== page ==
We were informed this past week of the death of The Reverend Angus MacDonald. Angus as he was known to everyone was 91 years old. I did not know Angus very well (being a newcomer to Ottawa) but I met him on several occasions, including the covenanting service here, and at least two suppers at the church. He was driving of course at the time. He was quite amazing – I don’t think he really retired, as he was known to be present at many Presbytery meetings, and preached on a pretty regular basis.
Some of you knew Angus much better than I, as he was the minister here at Carleton Memorial from 1973-1990, and there are others of you who had met him at various church events in the city and around. I am sure there are remembrances of him and his wife Pat that speak of his servanthood to God and his service to the United Church of Canada. Funeral services for Angus MacDonald will be Saturday October 31st, 10:30 a.m., at Riverside United Church, 3191 Riverside Dr., Ottawa, ON K1V 8N8.
This Sunday is All Saints Day. It is a time when we remember those in our lives who have been a saint at one time or another. Maybe it was a minister, a teacher, a judge, police officer, or someone else. In all likelihood, it is a person who showed you God’s love and God’s grace – personally or to your community, to your church.
I have several saints who have impacted my life – some are ministers – Reverend Russ Crook, Reverend Fraser Muldrew and Reverend Ed Prinselaar. These three men were so important to me in my faith formation as a young person. They exemplified that grace and wisdom that makes a difference in the world. Glenn Zimmer and Margaret Dick at the Qu’Appelle House of Prayer in Saskatchewan were significant in my life. I know I would not have managed without their grace and love in caring for me in very hard times. Their saintliness goes much, much beyond me, indeed out to the universe to make the world a better place.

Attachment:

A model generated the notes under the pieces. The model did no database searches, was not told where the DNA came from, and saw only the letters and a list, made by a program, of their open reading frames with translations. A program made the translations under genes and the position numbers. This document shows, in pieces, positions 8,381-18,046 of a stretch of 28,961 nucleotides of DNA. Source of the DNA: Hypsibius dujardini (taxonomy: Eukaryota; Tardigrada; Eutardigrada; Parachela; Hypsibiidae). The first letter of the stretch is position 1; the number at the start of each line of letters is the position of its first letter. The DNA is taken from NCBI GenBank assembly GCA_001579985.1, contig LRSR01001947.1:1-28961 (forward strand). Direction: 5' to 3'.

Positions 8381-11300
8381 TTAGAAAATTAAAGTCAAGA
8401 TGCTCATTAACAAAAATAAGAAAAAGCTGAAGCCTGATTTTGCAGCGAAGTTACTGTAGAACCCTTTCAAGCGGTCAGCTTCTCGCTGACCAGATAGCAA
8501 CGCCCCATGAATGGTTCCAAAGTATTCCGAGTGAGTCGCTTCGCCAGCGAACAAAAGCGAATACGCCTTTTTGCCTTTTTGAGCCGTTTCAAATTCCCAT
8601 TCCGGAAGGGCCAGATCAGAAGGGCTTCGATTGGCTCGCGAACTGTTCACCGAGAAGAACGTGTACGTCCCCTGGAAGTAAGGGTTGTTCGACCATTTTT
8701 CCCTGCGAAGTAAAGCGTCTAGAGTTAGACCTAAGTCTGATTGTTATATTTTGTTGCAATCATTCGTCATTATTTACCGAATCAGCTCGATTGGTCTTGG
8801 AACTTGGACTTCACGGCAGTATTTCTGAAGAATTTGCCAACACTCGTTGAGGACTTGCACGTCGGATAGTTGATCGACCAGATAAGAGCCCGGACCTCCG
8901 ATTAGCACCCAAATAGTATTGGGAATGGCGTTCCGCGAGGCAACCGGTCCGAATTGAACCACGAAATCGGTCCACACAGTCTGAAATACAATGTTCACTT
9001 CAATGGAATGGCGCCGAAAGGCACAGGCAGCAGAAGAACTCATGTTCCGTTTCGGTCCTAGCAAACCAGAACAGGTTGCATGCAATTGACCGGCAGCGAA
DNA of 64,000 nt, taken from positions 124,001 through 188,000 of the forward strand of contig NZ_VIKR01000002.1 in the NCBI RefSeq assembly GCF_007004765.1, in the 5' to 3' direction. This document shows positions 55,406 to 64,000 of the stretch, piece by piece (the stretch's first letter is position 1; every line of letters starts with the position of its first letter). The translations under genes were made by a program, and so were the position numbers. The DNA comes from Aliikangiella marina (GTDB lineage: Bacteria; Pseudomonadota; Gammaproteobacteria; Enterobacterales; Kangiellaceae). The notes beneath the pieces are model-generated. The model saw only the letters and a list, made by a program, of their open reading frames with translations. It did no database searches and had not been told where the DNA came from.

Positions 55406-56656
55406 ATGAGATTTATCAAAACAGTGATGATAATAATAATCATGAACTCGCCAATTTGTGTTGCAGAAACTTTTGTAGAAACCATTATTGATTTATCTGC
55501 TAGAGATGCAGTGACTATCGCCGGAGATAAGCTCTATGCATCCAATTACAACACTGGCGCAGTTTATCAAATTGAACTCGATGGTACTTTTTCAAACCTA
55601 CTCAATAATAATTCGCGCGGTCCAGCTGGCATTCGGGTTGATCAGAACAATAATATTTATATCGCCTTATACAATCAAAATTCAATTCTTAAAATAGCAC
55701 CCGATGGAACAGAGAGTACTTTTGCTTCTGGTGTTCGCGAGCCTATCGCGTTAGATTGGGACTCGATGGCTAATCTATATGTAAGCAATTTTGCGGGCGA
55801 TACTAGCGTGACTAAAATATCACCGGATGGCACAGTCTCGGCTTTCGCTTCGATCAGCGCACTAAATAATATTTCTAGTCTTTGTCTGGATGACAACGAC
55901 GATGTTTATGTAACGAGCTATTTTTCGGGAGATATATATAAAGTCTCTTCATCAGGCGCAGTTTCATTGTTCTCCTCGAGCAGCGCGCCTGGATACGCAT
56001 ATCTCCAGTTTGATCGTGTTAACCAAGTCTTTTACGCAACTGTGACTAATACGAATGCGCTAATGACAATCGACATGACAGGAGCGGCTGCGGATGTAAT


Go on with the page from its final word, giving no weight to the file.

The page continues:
There is another I would call a saint – Stephen Lewis, as an advocate for people suffering from AIDS in Africa, and the grandmothers of children orphaned by AIDS, as well as his diplomatic and political career that showed his deep vision and passion for a better world. I met him several times and always came away from those meetings determined to want to make the world a better place.
This Sunday we will remember the saints of Carleton Memorial as we receive the recommendations of the Visioning Committee that might point us to the future. We might consider that only those who started the church as saints. Saints who did such a wonderful job, we cannot make changes. Indeed some of those first people of CMUC were visionary in building the church. They needed something that responded to the needs of the community at the time. This is a new time. Maybe today’s saints have a new vision no less remarkable. Maybe you are a saint that has the ability to see the future differently. Come to church on Sunday and see for yourself.
See you Sunday.